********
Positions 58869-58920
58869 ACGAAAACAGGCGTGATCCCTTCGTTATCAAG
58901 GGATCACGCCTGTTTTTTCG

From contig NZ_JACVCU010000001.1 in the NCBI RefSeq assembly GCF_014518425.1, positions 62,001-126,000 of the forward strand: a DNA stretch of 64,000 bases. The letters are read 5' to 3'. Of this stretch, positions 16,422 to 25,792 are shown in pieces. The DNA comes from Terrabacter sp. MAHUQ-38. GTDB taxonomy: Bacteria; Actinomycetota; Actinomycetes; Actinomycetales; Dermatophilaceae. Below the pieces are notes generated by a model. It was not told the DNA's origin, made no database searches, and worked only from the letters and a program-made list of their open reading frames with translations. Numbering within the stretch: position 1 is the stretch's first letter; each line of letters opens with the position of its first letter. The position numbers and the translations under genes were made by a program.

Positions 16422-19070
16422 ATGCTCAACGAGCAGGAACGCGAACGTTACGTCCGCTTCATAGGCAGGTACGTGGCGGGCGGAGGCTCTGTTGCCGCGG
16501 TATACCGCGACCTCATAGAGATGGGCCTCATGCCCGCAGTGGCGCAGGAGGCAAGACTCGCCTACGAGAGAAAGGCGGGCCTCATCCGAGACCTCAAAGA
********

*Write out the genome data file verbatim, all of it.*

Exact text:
Positions 58869-58920
58869 ACGAAAACAGGCGTGATCCCTTCGTTATCAAG
58901 GGATCACGCCTGTTTTTTCG

From contig NZ_JACVCU010000001.1 in the NCBI RefSeq assembly GCF_014518425.1, positions 62,001-126,000 of the forward strand: a DNA stretch of 64,000 bases. The letters are read 5' to 3'. Of this stretch, positions 16,422 to 25,792 are shown in pieces. The DNA comes from Terrabacter sp. MAHUQ-38. GTDB taxonomy: Bacteria; Actinomycetota; Actinomycetes; Actinomycetales; Dermatophilaceae. Below the pieces are notes generated by a model. It was not told the DNA's origin, made no database searches, and worked only from the letters and a program-made list of their open reading frames with translations. Numbering within the stretch: position 1 is the stretch's first letter; each line of letters opens with the position of its first letter. The position numbers and the translations under genes were made by a program.

Positions 16422-19070
16422 ATGCTCAACGAGCAGGAACGCGAACGTTACGTCCGCTTCATAGGCAGGTACGTGGCGGGCGGAGGCTCTGTTGCCGCGG
16501 TATACCGCGACCTCATAGAGATGGGCCTCATGCCCGCAGTGGCGCAGGAGGCAAGACTCGCCTACGAGAGAAAGGCGGGCCTCATCCGAGACCTCAAAGA